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PJ Media encourages you to read our updated PRIVACY POLICY and COOKIE POLICY.

Iraq Didn't Destroy the Republican Party ... but Iran Might

The estimable Peggy Noonan asked last week, "Can the Republican Party recover from Iraq?," adding, "It's still digging out, and whether it can succeed is an open question." Republicans can succeed by boldness, clarity, and courage, but by no other means. Americans trust the Republican Party to look out for their security in a pinch. By a margin of 63 to 28, the Pew Institute reported March 26, they favor military force to prevent Iran from getting nuclear weapons. Just 8% are undecided. There's the Republican majority on foreign policy. Even Western Europeans (excepting Greece) favor the use of force if needed, albeit by smaller majorities.

Why aren't we appealing to this majority? Apparently we are so browbeaten by the public backlash against the blunders in our nation-building exercise that we are afraid to ask the public to support a limited, mainly aerial attack on a terrorist nation on the verge of becoming a nuclear power. If that's the best we can do, we deserve the contempt of the voters. Mitt Romney hid under his chair during the second presidential debate on foreign policy. It didn't do him any good. This kind of timidity goes back to the Bush administration, which feared that an extension of the conflict would lead to a public backlash against the war.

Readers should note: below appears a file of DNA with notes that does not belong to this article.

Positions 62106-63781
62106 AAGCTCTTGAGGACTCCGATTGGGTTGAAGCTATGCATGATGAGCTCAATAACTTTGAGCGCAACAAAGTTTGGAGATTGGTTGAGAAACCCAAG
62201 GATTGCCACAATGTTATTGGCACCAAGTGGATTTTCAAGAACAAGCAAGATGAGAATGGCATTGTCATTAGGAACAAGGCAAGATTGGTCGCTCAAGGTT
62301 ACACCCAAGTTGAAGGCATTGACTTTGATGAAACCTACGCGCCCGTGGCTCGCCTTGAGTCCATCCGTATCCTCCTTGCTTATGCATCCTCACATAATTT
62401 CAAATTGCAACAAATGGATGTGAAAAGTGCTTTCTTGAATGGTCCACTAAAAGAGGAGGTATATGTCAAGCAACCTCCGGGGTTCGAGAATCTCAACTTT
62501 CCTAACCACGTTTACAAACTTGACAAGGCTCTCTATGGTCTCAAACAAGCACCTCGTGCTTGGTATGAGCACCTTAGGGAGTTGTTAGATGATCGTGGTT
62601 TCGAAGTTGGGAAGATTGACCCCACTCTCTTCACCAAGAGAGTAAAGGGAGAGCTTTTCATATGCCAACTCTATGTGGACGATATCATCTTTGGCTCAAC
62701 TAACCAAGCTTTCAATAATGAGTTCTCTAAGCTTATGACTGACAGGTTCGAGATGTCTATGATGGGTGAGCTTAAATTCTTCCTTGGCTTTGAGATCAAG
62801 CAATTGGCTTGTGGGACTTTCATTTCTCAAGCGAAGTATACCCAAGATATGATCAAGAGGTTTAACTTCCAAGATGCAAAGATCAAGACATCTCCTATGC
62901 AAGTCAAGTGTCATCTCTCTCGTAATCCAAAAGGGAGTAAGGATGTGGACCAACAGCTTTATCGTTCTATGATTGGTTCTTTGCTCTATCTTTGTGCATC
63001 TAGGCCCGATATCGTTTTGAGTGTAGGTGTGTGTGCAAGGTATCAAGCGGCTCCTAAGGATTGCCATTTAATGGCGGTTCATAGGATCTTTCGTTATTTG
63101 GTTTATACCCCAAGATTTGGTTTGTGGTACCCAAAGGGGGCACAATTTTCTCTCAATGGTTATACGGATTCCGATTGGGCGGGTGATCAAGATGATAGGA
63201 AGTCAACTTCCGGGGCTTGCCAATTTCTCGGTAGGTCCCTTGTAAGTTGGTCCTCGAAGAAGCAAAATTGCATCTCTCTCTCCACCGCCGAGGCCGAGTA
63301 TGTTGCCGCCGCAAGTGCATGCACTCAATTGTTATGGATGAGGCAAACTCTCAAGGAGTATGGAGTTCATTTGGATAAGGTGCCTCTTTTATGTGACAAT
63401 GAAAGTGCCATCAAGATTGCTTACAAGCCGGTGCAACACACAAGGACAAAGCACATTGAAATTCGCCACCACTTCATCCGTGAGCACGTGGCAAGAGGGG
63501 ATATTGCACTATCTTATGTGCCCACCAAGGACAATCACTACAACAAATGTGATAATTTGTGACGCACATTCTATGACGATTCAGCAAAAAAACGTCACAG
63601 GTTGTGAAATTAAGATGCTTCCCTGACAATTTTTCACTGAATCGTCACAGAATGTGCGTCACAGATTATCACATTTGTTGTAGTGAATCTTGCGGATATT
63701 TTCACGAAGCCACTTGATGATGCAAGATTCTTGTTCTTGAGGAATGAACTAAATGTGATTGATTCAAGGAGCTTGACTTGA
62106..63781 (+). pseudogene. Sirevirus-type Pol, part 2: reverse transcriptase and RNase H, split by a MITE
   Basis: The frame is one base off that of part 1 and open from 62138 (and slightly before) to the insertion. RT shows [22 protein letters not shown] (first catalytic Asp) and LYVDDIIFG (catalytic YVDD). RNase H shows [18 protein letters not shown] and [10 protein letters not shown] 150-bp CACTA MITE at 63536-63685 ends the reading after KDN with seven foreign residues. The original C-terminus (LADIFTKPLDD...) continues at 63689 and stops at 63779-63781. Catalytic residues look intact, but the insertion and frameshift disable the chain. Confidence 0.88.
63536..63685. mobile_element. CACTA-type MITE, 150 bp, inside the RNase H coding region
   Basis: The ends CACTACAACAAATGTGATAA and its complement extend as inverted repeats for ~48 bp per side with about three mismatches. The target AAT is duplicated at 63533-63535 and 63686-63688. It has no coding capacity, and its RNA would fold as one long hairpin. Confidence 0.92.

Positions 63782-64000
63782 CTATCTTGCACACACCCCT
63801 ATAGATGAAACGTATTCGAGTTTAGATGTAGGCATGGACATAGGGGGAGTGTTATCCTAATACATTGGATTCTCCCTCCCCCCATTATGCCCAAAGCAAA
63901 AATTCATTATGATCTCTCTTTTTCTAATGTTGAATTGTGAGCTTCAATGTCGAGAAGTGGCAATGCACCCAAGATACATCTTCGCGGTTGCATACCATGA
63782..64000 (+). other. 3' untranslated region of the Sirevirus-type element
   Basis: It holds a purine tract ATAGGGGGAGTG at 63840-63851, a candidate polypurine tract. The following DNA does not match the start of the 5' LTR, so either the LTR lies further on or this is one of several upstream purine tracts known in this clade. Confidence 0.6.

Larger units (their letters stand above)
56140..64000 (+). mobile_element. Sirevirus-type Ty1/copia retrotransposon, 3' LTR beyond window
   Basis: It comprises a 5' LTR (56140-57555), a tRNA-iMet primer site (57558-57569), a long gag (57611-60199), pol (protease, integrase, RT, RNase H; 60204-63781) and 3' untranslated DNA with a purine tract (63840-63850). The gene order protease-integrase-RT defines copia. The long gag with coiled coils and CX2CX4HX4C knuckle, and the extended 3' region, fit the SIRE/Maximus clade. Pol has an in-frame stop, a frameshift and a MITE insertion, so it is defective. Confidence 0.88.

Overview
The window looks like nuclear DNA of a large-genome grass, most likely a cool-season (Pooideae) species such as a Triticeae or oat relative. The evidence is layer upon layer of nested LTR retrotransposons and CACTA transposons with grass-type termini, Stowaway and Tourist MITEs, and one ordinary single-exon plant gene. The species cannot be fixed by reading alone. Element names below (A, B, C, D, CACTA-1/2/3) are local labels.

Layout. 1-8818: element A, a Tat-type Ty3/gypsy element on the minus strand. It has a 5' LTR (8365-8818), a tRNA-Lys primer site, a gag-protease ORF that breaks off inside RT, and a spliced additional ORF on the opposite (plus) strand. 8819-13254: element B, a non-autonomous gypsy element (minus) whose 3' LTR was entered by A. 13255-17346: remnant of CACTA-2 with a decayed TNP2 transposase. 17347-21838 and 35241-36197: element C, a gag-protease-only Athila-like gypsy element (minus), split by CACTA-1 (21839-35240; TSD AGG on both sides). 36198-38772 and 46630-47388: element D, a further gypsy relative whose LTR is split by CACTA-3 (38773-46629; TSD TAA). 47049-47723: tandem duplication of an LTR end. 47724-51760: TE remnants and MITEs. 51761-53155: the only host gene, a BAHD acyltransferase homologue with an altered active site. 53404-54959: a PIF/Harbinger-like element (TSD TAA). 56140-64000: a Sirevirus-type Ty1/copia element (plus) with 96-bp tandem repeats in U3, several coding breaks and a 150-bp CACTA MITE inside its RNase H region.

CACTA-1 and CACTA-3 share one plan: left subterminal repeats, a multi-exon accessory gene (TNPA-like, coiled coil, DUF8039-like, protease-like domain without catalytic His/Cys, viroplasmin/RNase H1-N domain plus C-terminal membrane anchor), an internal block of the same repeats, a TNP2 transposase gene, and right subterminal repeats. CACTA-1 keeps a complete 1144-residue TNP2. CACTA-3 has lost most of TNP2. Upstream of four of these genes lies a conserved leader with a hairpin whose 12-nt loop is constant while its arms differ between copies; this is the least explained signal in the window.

Obama has done nothing since taking office but let the mullahs run out the clock while they accelerate uranium enrichment, extract plutonium from the Bushehr light war reactor, and perhaps acquire weapons from North Korea. No-one expects the Obama administration to do what the vast majority of Americans want, that is, use force to prevent this calamity from happening. Top Pentagon planners assume that Iran will acquire nuclear capability. The oil market assigns a probability of around zero that America will attack Iran, as I showed in a recent study for the Jewish Institute for National Security Affairs.


Republicans should assert leadership on national security. We should say: "Enough is enough. We've run out the clock for four years, and Iran is on the verge of getting nuclear weapons. If Iran gets nuclear weapons, so will the terrorists that Iran has funded and armed for the past thirty-four years. It's time to take action."

We should remind voters that Obama did nothing to aid the Iranian people when they demonstrated in the millions against vote fraud after the 2009 presidential elections in that country.

We should demand that Obama back regime change, as my PJ Media colleague Michael Ledeen has argued for years. We should ridicule the notion that our intelligence services can pinpoint the date at which Iran will become a nuclear power. They were caught flat-footed by India's nuclear weapons acquisition in 1998 as well as North Korea's apparent test of a plutonium bomb in February. And we should make clear that we have no intention of putting significant numbers of boots on the ground in Iran.